Essentially, Forex trading is art, in this case, the art of analysis. How? In a sense, even if a group of traders learn from the same trader, that doesn’t necessarily mean the result, is the same for each of his followers. The result won’t even be the same even with the teacher him or herself.
Capabilities and expertise (skills) of analysis, is one of the main factors of success or failure of a trader in the world of Forex trading. Forex analysis will either be consistent for repeated profits, or something much lackluster, and dangerous.
Understanding both aspects, is extremely helpful for manual traders, or for those that are more interested in trading with the best Forex signals. Regardless, traders should know the basics of their MT4 or MT5 platform, as well as these two foundations of Forex.
Let’s start today with learning the basics of analysis in Forex trading. Broadly speaking there are two basic types of approaches / analysis.
Which is best? Don’t waste time searching for articles trying to figure this out. Although the above was written in number 1 spot, fundamental analysis, this does not make it better than technical. So let’s review each one by one, and then put back it together for the benefit of the new Forex trader.
Fundamental analysis is a way of seeing the market through economic, social power, and politics that affect supply and demand. In other words, you look at the state of economic conditions. The idea behind fundamental analysis is that if the economy of a country is performing well, then their currencies will likely follow.
For example, the value of the U.S. dollar continues to rise because the U.S. economy strengthened / improved. The consequences could be even higher interest rates to control inflation; the effect is the value of the dollar will continue to strengthen.
Above is one example illustrates how the fundamentals can affect currency values. For now we take the base line, that fundamental analysis is a way to analyze the market through economic conditions of countries concerned.
Technical analysis is the study of price movements in terms of mathematical analysis. From here we can imagine there will be charts or calculations / mathematical formulas in it. With historical data and price movements analysis can provide a projection on where the price will go up, down, or turn around. Or it could be called a ‘trend’ which is highly sought after in the realm of technical analysis. By identifying trends or patterns correctly, you can find the best trading opportunities. This type of trading is encouraged in the Forex signal market, and used by many analysts.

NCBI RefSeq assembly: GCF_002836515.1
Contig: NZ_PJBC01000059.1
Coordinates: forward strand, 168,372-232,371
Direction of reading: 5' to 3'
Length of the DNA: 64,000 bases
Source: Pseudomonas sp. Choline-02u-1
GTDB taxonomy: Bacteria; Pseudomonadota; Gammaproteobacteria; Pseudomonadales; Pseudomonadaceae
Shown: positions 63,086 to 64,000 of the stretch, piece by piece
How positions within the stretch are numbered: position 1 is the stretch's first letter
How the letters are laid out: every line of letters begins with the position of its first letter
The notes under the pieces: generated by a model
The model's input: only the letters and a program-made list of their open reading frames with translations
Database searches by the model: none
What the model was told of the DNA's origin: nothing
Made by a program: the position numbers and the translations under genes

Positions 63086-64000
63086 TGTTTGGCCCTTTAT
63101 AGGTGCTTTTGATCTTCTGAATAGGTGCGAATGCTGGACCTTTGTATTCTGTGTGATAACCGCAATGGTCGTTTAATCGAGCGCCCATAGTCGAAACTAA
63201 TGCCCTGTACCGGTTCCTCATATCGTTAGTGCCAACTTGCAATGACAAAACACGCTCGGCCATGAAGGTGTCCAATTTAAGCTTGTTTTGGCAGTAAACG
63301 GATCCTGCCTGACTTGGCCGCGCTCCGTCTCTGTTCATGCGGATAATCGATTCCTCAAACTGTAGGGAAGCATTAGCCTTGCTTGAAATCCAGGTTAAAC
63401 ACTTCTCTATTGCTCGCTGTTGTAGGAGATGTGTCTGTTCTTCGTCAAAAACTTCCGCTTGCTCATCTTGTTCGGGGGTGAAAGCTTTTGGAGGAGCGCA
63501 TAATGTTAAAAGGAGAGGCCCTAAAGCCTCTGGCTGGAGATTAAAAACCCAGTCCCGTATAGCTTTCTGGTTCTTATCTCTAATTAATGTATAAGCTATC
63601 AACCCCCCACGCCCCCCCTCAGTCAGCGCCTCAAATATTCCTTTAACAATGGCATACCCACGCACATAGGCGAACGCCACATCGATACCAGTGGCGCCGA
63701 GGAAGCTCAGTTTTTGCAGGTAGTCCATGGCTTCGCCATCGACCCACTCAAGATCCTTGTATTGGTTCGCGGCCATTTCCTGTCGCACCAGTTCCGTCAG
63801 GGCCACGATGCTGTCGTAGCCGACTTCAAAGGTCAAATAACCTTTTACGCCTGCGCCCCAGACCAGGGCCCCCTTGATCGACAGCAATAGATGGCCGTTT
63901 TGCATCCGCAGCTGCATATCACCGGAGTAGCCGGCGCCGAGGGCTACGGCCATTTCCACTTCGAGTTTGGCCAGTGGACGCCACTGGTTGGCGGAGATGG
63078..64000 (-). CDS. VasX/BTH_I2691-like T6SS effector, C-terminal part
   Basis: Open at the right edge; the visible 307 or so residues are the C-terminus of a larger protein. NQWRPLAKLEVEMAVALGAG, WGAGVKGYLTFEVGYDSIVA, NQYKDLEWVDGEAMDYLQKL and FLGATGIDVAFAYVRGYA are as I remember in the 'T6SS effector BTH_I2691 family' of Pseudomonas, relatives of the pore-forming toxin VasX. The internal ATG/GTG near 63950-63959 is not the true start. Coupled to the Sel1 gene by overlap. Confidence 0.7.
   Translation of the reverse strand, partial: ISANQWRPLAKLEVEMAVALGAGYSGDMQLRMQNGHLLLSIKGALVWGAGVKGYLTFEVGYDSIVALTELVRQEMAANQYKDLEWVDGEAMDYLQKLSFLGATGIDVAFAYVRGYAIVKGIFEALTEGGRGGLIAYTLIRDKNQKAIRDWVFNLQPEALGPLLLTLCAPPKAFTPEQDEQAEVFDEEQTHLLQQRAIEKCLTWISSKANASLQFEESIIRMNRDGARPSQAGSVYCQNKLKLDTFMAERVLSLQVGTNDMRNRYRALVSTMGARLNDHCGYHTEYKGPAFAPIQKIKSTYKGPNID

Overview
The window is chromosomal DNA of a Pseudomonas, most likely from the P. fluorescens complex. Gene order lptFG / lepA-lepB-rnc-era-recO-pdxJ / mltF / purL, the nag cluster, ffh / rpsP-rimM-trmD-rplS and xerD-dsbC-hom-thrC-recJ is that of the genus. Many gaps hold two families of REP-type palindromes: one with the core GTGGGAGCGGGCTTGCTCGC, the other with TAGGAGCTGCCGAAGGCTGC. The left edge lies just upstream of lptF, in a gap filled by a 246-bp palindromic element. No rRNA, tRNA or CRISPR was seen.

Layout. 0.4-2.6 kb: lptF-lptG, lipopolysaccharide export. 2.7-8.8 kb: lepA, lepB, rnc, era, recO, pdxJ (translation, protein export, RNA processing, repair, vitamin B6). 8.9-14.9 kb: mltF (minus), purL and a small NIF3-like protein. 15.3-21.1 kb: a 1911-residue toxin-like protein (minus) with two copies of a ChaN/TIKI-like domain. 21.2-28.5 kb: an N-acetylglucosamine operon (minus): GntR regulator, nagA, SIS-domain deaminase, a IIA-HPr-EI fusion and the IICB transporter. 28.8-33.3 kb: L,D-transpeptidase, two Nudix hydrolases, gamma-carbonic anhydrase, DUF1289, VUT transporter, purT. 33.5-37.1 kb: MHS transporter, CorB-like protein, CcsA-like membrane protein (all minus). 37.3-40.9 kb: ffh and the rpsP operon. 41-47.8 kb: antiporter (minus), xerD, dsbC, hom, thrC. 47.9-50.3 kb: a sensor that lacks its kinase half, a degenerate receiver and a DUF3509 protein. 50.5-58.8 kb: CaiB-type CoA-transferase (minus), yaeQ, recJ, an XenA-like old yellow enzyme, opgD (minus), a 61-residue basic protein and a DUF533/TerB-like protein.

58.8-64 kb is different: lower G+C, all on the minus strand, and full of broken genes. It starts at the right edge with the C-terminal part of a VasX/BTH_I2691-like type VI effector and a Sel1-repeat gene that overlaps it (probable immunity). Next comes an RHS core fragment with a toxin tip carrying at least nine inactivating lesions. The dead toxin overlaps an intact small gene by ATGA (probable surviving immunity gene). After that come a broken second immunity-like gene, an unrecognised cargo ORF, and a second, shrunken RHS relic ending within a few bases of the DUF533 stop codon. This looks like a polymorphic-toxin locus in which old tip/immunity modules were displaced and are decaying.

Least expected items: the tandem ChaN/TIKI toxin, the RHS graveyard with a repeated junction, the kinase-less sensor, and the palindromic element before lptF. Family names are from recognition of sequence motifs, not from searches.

People say that in the technical analysis the trend is your friend. If you are able to properly recognize the trend, then you will find it easy to profit.
Linking Technical and Fundamental Analysis
To become a Forex Master, you need to know how to effectively use both types of analysis. Let’s look at a few points that show how focusing on just one type of analysis could turn into a disaster.
So, you look at your charts (technical) and you find an opportunity that looks opportune. With a fiery passion you dream that money will fall like rain from the sky. You think, wow I’ve never seen an opportunity this sweet (I love my chart).
Then with full confidence you immediately proceed to enter trades with your brokerage. With a big smile, you eagerly await your reply as though profits have been in plain sight the entire time.
After a few moments, and the order has been opened, prices move into the opposite direction and you see a loss of 40 pips. What happened? Well, the interest rate just declined on the currency pair you were holding a strong position in, and the currency weakened. You put too much emphasis in technical analysis, and fell flat on your face.
If you used both types of analysis like a true Forex trader, or signal provider, then you would have ended up in a more aware, and stronger position.
Forex is like a big ball of energy moving and flowing, this ball is a balance between fundamental and technical factors that play a role in determining where the market will move. No side of the ball will ever control the entire weight of the market, so traders need to understand the balancing act and adjust their own trading style.
This can be frustrating, but knowing the difference between these two elements is severely important.